Gerald Birgfellner is the Austrian developer who is accusing the ruling party leader Jarosław Kaczyński of ‘cheating’ him over a real estate project. He has now made an accusation that Mr Kaczyński solicited a bribe for a former priest, member of the Board of the foundation Mr Kaczyński chairs, so that he would vote for the development project.
According to the liberal daily “Gazeta Wyborcza” Mr Birgfellner, in giving testimony to the public prosecutor, has claimed that Mr Kaczyński asked him to give 100,000 PLN to Mr Rafał Sawicz, a former priest who is a member of the Lech Kaczyński Institute foundation’s board, to process approval for the development project. Mr Birgfellner agreed to pay 50,000 and said he would pay the remaining 50,000 when he had obtained credit and approval for the investment to proceed. The money was handed over in an envelope at the Law and Justice Party HQ to the unknown person, claims the Austrian developer.
As evidence to the testimony Mr Birgfellner has not produced any taped recording of his conversation with Mr Kaczyński. Instead he said that his wife (Mr Kaczyński’s niece) was witness to the event and showed proof that he had withdrawn 50,000 PLN from one of his bank accounts.
The Towergate revelations
“Gazeta Wyborcza” for the past three weeks has been publishing revelations based on taped conversations between the Austrian businessman, the husband of Mr Kaczyński’s niece, and Mr Kaczyński. The tapes prove Mr Kaczyński was attempting, through a foundation he chairs and the company that foundation owns, to activate a real estate project for building two high-rise building that would provide hotel, conference, office and living accommodation in a prime Warsaw location.
The Austrian developer accuses Mr Kaczyński of failing to ensure that he was remunerated for costs incurred and work done on the project. The project was cancelled when it became apparent that the Warsaw local authority, controlled by the liberal opposition to Poland’s ruling party, would not grant planning and building permission for the project, and when Mr Kaczyński and his associated got ‘cold feet’, fearing claims that they were creating a financial power base for the ruling party.
Mr Birgfellner did not have a contract for the work he carried out. However, he has presented an invoice and did receive a document from the company owned by the foundation which granted him the power of attorney to represent that company in processing the real estate project. The company disputes it ever received the invoice and clearly there is a dispute about what work and why was carried out by Mr Birgfellner. It is a kind of dispute which is usually settled out of court or in a civil court action. Mr Birgfellner has however decided to go to the public prosecutor to report the crime of deliberate deception by Mr Kaczyński.
Mr Kaczyński has been criticized for by-passing legislation which forbids political parties from being engaged in commercial activity. However, there is no law which prevents parliamentarians or political leaders from being chairmen of foundations and the onus of proof that the foundation is in any way financing the party lies on those making such claims. No evidence of such funding has as yet materialized.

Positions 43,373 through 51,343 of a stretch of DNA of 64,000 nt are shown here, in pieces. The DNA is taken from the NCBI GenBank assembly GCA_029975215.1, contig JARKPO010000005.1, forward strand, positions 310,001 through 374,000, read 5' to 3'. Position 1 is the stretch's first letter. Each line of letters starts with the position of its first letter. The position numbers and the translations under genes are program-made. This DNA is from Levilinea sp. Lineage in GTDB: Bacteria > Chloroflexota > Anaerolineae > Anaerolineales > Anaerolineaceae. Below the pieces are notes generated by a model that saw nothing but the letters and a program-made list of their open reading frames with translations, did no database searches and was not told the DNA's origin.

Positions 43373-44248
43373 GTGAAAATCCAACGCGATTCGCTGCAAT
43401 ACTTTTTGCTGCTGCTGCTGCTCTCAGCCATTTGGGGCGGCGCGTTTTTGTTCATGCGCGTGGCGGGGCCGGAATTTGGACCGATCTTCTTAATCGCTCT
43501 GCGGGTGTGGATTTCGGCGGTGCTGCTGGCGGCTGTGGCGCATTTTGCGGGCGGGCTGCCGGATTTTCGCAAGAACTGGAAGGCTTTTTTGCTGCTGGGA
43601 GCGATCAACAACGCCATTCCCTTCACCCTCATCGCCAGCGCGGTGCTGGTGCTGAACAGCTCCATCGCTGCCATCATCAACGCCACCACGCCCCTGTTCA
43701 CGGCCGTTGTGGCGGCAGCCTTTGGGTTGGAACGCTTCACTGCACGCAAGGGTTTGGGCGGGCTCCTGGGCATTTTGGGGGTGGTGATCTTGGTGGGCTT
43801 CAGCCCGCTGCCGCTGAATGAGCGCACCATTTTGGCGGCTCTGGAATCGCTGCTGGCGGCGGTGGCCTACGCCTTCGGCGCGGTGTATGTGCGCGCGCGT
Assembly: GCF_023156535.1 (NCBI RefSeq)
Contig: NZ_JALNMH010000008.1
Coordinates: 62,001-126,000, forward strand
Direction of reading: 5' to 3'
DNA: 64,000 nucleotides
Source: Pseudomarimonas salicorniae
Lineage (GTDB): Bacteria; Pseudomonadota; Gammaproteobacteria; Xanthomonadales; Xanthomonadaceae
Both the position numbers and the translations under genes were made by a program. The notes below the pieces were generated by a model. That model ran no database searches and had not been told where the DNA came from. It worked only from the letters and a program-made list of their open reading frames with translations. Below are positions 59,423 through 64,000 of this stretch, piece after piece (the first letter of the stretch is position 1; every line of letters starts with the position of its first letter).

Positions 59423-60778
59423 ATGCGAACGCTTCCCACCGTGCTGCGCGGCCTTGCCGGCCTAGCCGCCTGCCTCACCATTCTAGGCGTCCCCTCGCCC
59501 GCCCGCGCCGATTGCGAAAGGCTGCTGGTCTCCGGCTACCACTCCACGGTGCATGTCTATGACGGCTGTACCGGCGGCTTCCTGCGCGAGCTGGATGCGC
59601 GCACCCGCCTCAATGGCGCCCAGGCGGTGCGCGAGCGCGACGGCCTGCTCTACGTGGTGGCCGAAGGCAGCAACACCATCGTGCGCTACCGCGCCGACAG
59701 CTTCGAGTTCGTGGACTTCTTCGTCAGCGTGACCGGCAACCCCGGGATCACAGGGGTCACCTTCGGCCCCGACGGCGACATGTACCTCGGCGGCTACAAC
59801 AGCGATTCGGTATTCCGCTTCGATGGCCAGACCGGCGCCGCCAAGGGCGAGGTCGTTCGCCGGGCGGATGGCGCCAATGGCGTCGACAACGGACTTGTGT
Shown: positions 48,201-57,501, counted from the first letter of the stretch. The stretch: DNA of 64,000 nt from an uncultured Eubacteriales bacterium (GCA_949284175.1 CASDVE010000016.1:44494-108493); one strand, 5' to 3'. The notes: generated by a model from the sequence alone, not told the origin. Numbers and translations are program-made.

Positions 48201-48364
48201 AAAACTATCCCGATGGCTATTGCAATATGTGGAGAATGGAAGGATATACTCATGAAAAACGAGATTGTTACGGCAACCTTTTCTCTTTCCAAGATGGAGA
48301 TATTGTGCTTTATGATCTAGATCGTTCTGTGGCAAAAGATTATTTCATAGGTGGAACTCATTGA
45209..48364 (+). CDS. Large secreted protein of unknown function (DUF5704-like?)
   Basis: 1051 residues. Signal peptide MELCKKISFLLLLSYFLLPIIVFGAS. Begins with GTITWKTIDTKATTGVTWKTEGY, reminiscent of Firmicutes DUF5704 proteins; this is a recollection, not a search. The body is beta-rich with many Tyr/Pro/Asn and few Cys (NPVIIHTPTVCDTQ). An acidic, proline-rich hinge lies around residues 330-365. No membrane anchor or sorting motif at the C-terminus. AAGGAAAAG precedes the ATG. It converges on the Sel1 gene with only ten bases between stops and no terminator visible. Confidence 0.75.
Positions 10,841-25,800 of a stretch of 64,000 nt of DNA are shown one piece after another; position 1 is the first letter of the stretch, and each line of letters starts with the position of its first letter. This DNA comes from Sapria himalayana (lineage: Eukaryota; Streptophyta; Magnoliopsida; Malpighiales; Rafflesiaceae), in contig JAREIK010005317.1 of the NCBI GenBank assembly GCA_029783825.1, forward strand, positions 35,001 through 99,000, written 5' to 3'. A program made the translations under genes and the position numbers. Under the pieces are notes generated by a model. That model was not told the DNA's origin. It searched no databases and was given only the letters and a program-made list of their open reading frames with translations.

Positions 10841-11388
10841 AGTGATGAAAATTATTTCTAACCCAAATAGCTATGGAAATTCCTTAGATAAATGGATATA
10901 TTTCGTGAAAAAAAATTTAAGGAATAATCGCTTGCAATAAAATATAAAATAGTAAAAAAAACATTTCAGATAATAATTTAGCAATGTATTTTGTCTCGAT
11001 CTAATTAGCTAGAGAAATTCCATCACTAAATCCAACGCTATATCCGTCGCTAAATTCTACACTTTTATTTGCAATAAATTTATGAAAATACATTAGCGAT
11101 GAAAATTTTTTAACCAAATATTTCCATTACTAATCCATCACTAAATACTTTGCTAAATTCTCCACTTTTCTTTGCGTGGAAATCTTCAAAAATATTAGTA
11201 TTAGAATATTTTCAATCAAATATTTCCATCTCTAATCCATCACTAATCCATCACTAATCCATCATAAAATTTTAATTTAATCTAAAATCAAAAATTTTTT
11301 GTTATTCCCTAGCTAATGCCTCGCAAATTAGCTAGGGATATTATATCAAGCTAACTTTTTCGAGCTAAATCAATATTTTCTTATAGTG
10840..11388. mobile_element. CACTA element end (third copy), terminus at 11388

The ruling party leader has threatened legal action against “Gazeta Wyborcza” and the opposition figures suggesting that he has broken the law. He views the revelations as an attempt to besmirch his good name and reputation.
The project and Poland’s planning regime
This is not the first time that a local authority in Poland is behaving in an arbitrary and totally discretionary way with regard to granting planning permission. And in doing so it is actually holding up both economic and city development. The project which the company wanted to run was to provide funds for NGOs and employment, and tax income for the local authority too.
But the local authority is blocking the investment for political reasons because it does not want conservative run NGOs to get money and for the former President Lech Kaczyński to have a building named after him, just as it has gone to extraordinary lengths to stop a major Warsaw avenue to be named after the deceased President and a statue erected in his honour.
However, neither Mr Kaczyński nor the ruling party welcome the allegations. First of all it’s embarrassing that Mr Kaczyński has fallen foul of illicit recordings, a fate that befell senior figures in the previous ruling party five years ago.
Second, the tapes are being used to make Mr Kaczyński into a businessman mixing commercial interests with politics. The ruling party leader had for years succeeded in projecting an image of an ascetic figure uninterested in business affairs. Moreover, in reality his personal assets are very modest indeed. Now, he is being accused of being a wealthy man who hides his real wealth.
Third, the revelations have shown Mr Kaczyński was conducting business in a family circle and that his associates within the foundation and company who own the land, are closely connected to the ruling party,. It further transpired last week that one of these associates had in the 1980s been an informer of the secret police in communist times. Very embarrassing, as the ruling party and its leader have been advocates of strict legislation that reveals the communist past and debars former communist collaborators from public office.
Now the Austrian developer is upping the ante and accusing the ruling party leader of actually soliciting a bribe for one of the foundation’s officials. However, unless the Austrian has testimony of others or other form of proof for his claims, many will feel this is just another segment in the the smear campaign aimed at undermining Mr Kaczyński and instigated by an individual who feels financially wronged and Mr Giertych, a lawyer and former politician, who was once politically outplayed by Mr Kaczyński and is thirsty for revenge.